Evidence of commitment to environmental improvements is shown by the country's detailed planning for reducing carbon dioxide emissions, according to the IEA. The government has developed a basic set of measures backed by a reserve package if the basic one does not yield the required results, plus another package for the period after 2010.
Dutch willingness to adjust policies in the light of experience also wins praise. A plan to make purchasing of green certificates for renewably produced electricity compulsory was dropped when it emerged that the consumers were willing to pay extra voluntarily. The government developed policies to cut emissions of all six Kyoto protocol-controlled greenhouse gases when it became clear in the mid-1990s that its carbon dioxide target would be difficult to meet.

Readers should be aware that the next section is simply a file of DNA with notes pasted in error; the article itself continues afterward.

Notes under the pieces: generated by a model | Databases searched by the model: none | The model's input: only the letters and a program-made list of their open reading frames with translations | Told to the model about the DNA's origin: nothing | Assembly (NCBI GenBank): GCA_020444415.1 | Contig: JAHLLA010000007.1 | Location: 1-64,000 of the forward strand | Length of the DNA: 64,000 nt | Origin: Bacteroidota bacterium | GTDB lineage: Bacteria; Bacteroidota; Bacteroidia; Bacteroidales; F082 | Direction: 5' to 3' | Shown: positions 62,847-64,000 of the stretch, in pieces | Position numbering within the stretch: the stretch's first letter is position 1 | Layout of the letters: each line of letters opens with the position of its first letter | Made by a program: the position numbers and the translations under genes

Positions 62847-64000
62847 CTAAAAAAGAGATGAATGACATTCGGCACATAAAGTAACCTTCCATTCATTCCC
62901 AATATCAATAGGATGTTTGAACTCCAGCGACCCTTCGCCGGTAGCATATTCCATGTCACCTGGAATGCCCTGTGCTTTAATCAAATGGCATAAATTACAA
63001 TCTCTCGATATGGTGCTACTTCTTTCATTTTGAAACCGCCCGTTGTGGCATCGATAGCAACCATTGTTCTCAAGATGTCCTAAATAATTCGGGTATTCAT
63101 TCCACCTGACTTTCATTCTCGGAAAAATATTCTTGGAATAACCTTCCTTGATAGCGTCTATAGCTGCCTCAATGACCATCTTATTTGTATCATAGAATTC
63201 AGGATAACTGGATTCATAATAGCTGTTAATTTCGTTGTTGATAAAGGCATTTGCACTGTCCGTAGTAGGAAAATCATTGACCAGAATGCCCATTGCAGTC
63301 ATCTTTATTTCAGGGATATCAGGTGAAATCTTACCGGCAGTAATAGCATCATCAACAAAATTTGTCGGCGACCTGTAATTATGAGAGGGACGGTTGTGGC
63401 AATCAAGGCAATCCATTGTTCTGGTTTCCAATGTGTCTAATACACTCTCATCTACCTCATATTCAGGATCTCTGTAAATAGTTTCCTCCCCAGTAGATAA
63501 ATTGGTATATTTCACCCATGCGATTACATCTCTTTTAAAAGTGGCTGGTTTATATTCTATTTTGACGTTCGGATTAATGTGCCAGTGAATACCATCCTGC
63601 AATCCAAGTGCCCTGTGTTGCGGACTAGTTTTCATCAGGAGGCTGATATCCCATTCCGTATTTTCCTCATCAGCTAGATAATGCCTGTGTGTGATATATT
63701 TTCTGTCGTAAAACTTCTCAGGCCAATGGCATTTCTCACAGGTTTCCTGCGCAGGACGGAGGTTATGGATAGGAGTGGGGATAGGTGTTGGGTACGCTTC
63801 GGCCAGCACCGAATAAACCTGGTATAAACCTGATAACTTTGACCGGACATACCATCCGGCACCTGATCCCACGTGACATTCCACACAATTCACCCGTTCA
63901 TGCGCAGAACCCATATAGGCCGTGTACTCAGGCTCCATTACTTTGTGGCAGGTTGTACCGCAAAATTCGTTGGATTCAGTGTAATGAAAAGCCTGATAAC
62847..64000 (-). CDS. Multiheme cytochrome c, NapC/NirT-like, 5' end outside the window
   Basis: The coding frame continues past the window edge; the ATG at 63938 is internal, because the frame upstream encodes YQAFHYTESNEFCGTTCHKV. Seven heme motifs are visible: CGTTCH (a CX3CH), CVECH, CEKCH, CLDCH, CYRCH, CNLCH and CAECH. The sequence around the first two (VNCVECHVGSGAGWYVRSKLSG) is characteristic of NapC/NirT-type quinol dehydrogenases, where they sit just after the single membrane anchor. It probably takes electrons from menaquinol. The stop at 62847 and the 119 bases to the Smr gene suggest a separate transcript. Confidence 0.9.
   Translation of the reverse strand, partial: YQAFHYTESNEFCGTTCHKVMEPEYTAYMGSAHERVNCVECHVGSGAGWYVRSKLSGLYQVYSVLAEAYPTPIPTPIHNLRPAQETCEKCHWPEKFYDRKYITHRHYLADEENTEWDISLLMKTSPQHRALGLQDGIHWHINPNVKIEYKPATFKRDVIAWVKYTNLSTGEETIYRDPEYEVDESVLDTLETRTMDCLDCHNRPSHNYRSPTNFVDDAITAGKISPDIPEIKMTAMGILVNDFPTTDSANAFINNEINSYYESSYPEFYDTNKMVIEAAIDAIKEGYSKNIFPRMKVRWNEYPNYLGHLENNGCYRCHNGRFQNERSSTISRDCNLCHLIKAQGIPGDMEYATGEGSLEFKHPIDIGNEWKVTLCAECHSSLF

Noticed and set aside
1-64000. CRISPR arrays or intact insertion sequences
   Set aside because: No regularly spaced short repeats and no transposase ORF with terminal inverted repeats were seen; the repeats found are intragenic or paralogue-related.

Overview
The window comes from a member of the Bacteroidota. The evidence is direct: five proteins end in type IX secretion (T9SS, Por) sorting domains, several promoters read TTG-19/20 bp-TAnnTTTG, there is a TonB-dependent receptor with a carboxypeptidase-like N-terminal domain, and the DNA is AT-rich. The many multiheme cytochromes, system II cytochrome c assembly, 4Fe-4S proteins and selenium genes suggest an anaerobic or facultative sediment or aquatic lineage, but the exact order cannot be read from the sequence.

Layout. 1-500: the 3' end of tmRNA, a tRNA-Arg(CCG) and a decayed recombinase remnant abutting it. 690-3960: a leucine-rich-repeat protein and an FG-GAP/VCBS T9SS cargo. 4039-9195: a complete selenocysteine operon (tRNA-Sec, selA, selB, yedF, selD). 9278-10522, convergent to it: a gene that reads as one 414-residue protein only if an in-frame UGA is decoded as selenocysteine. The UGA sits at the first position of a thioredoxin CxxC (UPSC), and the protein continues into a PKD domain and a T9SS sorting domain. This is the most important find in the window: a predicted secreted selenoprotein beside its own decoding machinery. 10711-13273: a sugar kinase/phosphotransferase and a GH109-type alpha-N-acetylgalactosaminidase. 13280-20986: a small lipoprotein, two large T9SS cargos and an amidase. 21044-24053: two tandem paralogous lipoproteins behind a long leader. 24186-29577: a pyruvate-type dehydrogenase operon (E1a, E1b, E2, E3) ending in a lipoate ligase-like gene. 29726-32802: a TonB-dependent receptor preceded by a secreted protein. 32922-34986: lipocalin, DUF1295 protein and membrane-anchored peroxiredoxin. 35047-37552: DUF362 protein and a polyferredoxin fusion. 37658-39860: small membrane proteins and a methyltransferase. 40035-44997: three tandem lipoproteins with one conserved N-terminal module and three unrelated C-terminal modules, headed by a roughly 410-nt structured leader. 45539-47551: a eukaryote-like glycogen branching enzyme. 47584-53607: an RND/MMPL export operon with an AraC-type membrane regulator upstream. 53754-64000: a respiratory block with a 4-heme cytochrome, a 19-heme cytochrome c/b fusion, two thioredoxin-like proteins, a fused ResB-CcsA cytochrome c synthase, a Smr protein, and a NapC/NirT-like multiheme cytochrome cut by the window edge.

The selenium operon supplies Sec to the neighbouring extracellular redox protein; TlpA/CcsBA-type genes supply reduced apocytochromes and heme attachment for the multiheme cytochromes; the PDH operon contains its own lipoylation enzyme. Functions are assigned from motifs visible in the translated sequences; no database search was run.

Meanwhile, the IEA notes approvingly, the Netherlands is among the European leaders in opening up its electricity and gas markets to competition, with full liberalisation now brought forward from 2007 to 2004.
Dutch environmental achievements are likely to fall short of the country's "ambitious" targets, the IEA suggests. It notes that government forecasts currently suggest that renewable will supply 3% of electricity by 2010 rather than the 5% targeted. Energy efficiency improvements have also been slower than desired, mainly due to low energy prices. The Netherlands is only planning to achieve half of its committed 6% cut in greenhouse gas emissions from 1990 to 2008-2012 at home.
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